And this is what happens when the lava is so hot, it evaporates the tree, leaving a hole where the roots were!



Pele's hair is another fascinating form of lava.



We learned about seismology and watched as the seismographs collected data.



We also learned about "vog" and the harmful gases that Kilauea and the surrounding steam vents produce. Every day the rangers at Volcanoes National Park post an air quality report and a seismic activity report.


When the native Hawaiians weren't avoiding lava and noxious gases, they were trying not to break the kapu, or very strict religious taboos. Breaking kapu was punishable by death, unless...

You could make your way to a place of refuge! We visited Pu'uhonua o Honaunau historical park and learned about the perilous journey that one might have to make to escape execution. After the kahunas performed sacred rites, a person would be allowed to return to his or her family.



The yellow hibiscus is Hawaii's state flower, but...



...we saw more o'hi'a trees, sometimes filled with the songs of honeycreepers!



Super really enjoyed putting a disposable underwater camera into the tide pools. We haven't developed the photos yet, so it will be interesting to see what she caught.



Here are Dude and Dad looking down on the enormous volcanic crater.



And here is the idea map we made about Hawaii when we got home. We could have added lots more but we ran out of posterboard!

So...what about school?





9 comments:

Susan said...

Travel and experiences like this, shared as a family, are the best kind of "school" there is!! Looks like a fantastic time!!

Freedom Five said...

wow!what a great time! And seems like a great learning experience as well. Better than any school. Looks like great food too! Always my fav part.

Jessica said...

I love to travel with my family for this very reason....."school" is everywhere YOU are. Not the other way around! This looks like an amazing trip. I hope to take it one day!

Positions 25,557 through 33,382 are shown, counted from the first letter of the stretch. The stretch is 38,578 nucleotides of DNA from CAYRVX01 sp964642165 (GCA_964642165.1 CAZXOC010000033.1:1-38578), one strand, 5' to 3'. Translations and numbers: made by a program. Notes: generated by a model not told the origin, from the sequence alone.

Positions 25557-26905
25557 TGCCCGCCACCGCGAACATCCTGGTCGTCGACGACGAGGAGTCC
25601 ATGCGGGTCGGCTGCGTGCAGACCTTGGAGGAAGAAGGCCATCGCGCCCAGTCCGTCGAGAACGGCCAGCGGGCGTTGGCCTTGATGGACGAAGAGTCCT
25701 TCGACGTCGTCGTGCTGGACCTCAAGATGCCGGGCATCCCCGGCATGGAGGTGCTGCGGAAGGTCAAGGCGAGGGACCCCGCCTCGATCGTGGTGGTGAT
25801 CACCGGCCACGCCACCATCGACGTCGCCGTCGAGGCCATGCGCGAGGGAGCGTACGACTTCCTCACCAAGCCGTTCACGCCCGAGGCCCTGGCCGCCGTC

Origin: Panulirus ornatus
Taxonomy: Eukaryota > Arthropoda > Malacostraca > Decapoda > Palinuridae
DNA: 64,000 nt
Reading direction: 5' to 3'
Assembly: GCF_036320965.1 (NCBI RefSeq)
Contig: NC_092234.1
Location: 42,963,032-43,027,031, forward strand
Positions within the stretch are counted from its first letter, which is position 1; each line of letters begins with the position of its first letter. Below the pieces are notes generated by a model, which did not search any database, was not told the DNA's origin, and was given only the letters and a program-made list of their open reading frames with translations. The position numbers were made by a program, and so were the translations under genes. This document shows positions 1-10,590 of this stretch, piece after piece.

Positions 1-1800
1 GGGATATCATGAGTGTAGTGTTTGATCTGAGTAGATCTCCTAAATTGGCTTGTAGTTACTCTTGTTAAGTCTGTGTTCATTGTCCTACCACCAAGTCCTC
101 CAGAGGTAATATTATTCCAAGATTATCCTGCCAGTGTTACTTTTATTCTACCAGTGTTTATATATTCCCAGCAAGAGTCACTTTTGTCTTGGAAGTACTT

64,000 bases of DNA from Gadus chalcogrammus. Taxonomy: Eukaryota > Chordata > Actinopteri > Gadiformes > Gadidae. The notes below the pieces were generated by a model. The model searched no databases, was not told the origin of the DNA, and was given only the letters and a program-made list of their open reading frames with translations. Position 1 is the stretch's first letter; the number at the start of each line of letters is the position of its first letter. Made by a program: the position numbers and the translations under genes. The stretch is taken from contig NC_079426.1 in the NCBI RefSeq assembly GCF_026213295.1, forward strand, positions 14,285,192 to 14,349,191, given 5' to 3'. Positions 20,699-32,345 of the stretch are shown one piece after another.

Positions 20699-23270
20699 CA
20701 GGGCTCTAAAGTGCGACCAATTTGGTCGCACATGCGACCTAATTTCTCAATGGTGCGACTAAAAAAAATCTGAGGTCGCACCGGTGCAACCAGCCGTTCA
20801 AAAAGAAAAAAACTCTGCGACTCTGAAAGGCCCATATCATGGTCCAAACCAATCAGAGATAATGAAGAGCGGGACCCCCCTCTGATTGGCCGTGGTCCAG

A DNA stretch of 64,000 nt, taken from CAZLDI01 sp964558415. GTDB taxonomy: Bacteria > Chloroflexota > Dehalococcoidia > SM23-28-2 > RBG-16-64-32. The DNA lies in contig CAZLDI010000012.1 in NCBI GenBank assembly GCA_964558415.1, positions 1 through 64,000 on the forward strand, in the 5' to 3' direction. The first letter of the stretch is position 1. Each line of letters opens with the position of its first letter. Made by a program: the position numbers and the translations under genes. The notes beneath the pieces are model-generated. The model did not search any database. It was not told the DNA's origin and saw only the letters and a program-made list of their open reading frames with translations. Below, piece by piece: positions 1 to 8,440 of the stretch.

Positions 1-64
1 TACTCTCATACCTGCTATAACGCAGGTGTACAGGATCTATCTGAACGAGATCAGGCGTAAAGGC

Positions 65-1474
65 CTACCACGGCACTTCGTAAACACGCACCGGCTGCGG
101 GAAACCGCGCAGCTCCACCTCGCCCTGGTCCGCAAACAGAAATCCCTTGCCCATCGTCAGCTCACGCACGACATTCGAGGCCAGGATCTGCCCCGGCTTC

Karen said...

Agree with Susan 100%. What a great experience. I learned so much just reading it and you all actually experienced it. I love the Buddha by the ocean and the sea turtles and the food. I just love all of it. Can't wait to see Super's underwater pictures. Kei has been wanting to buy one of those and try it out.

Sara said...

The world is your classroom! It looks like a great family trip and a great way to do "school".

MamaTea said...

"So...what about school?" was the PERFECT ending to this post. I don't know about you, but I'm thinking if you would have spent the time coming up with a "unit" about Hawaii...would it have been nearly as awesome as all the fabulous super cool things you just happened to see there? Amazing. I think I learned more about Hawaii in this post than I probably have (or will) from any unit. So, yeah....um...what about school? ;)

Sparklee said...

Thanks, everyone! It was fun, but we are very happy to be home! (And do a bit of "schoolish" stuff after a nice break!)

liese4 said...

Pineapple have fibonacci numbers in their spirals and we see that statue every Monday on Hawaii five-0!
Grace says cool about the whales though.

Kirsty @ Bowerbird Blue said...

ooooooh that looks like one amazing trip, and one amazing idea map.